You don’t gel as a band. Do you have someone in your group who’s only qualification was owning the right instrument? Or being willing to buy it? Do half of you get together and whisper about the others but can’t say anything to their face? Do you all say Band Comes First all the time but have totally different ideas of what that means? Are one or more of you the type who care more about demonstrating your skill than about the songs overall?

Again quoting Julian Ridgeway, “Bands are like a gang the audience wants to join.” You have to be cohesive not just for your bands own mental health but for the audience, for the people you want to be your fans.

Now maybe you’re saying right now, “I play music for me, not for the fans.” That’s why you don’t have any fans, you dick.

You pretend it’s all about the music, man. Post punk convinced us that caring about only music meant it was okay for your music to suck. You have no stage presence, dress like a dink, and think those are redeeming qualities. You’re just making awkward excuses and you know it. The audience is embarrassed for you as you desperately act like you’re rocking out to hide the fact that even you’re embarrassed by your music. You think “Losing Yourself” is what makes a good show as you get more awkward you try harder to rock and it’s more awkward and creates even more distance between you and the audience, emotionally and literally because people are stepping further and further back.

You think it doesn’t matter if you can sing. And it doesn’t. There are dozens of singers with odd or straight up bad voices and screaming is cool anyway. But you know what those singers have that you don’t, besides good songs, they can breathe. I don’t care if you’ve got more attitude than pitch control but if you sound a like an asthmatic in gym class then I hate you. Get some vocal books and just read the first chapters if you really don’t want to be a singer but get your breathing together.

And finally, your band sucks because…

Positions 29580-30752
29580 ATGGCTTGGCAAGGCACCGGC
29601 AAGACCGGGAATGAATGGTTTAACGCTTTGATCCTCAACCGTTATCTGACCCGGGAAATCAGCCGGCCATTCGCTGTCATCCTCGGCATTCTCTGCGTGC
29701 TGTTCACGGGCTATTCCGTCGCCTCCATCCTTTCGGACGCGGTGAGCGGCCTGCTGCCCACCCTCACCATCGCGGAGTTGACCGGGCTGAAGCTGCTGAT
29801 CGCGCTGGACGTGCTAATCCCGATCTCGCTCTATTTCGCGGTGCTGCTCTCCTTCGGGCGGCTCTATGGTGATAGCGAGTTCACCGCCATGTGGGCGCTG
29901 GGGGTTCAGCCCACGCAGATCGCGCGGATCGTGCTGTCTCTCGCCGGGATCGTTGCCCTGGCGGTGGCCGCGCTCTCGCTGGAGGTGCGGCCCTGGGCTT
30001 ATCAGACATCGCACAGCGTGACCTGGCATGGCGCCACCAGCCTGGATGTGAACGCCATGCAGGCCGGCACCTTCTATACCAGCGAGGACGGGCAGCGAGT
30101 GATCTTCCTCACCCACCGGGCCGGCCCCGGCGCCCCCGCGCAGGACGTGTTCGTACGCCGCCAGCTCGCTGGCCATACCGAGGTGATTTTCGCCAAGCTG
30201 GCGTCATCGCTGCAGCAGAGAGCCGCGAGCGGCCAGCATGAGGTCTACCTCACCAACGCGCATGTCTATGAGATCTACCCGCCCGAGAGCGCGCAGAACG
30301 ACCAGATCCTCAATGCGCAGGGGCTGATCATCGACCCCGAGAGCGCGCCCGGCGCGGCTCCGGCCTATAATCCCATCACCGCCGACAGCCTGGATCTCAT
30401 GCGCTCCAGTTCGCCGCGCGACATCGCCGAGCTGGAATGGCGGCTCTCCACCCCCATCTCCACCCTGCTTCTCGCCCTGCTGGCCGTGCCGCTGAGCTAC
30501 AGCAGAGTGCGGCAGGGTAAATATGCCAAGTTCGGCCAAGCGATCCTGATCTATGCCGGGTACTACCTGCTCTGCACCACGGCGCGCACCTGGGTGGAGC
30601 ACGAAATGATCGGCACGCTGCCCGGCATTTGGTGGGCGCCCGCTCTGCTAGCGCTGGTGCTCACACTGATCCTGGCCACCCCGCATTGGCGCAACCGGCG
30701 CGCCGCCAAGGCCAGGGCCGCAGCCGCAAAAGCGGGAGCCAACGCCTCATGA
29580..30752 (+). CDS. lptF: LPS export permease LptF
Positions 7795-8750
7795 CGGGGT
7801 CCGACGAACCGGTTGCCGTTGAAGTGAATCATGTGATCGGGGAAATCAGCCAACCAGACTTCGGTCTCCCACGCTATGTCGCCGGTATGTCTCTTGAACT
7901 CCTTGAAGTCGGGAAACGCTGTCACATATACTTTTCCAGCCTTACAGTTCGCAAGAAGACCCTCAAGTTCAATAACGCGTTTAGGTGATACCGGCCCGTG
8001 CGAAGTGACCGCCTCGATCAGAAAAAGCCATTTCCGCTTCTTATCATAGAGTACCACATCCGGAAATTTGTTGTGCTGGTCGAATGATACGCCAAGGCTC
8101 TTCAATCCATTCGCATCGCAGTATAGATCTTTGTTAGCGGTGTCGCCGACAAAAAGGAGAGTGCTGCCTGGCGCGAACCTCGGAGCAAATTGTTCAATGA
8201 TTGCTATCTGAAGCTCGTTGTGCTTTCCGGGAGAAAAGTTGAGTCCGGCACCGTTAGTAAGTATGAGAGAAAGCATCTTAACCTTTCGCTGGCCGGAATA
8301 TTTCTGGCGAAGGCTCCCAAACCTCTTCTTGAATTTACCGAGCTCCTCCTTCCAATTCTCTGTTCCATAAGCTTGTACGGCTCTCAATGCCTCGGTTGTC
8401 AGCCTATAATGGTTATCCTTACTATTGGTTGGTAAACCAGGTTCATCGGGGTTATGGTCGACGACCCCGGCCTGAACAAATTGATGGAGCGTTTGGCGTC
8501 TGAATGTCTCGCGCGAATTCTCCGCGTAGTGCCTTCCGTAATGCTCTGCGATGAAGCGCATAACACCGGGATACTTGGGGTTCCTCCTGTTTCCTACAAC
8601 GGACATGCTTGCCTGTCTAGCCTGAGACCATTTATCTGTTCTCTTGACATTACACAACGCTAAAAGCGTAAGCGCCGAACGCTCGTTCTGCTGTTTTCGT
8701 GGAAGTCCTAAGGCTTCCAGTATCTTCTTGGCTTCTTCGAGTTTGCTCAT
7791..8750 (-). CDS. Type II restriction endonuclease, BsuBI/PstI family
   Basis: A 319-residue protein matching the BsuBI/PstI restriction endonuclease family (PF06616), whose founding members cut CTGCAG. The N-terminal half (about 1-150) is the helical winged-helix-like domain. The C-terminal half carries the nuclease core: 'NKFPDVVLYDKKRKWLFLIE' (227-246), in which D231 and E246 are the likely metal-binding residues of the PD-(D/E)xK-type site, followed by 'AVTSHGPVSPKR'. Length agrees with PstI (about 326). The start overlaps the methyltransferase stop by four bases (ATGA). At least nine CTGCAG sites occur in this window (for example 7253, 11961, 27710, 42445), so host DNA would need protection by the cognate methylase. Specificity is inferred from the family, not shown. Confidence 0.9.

Everyone’s too nice. I’m going to carefully and vaguely relate a story. I was watching a terrible band and talking to a local musician, let’s say his name is Photography Raptor. And me and Photography Raptor agreed that this band really sucked. And later I was talking to another local music friend of mine, Mr. Poopy Butthole and we agreed they sucked. But later Photography Raptor and Mr. Poopy Butthole, who don’t know each other very well, were talking and they were tripping over themselves to talk about how much the band had improved and how much fun they were. They had to maintain the idea that our scene is inclusive and welcoming and not the arrogant exclusive mainstream. Of course when they talked to the band later it was all “thanks for playing” and “good set”

And I know the feeling, I was asked by a friend after they had played how their set was, and they had had fun and were in a good mood and just looking for a pat on the head. I told them they needed to get better. It hurt us both but it was the truth and I refuse to dance around it. People are also aware that if they criticize someone harshly they open themselves to harsh criticism and if they’re nice people will be nice to them. It’s cowardly but I understand it.

In the indie scene everyone is so scared of seeming arrogant because if you’re arrogant people will hate you band, and you, and that’s bad. I guess no one except rappers wants to be thought of, or think of themselves as, arrogant but it’s not arrogant to tell the truth. We’re not kids playing dress up and we shouldn’t be desperate to protect everyone’s feelings.

So there it is, I’m sure I’ll think of more and I’m sure you have some examples too, feel free to comment, constructively or not. Maybe you’ve been asking as you read this who I think I am to tell anyone their band sucks? I’m the audience. And I’m a musician who wants to be part of a thriving scene, not a high school talent show circle jerk. Believe me, no one is more aware of the weaknesses of my music and my band than me, I’m struggling to improve every aspect of the band every day and I’ll discuss criticism with anyone with an open ear.

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Singer/songwriter, jerk.

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3 comments on “Why Your Band Sucks
  1. Luke says:

    Having read this I feel relieved to be able to finally relate to someone who shares the same views on the scene that’s coming into existence nowadays.
    It’s great to be polite and kind to fellow and local musicians but people truely and really do need to hear when there is room for improvement and I think that’s an important piece of informanion that needs to be reborn and pushed back into the music industry on a daily basis.

  2. Liam says:

    As a musician in a band I always prefer more critical feed back rather then a pat on the head, more often then not it hurts, but that’s how I improve. Someone telling me that I did great doesn’t tell me how to be better. Good article

  3. Glen Murdock says:

    Good writing. I agree!!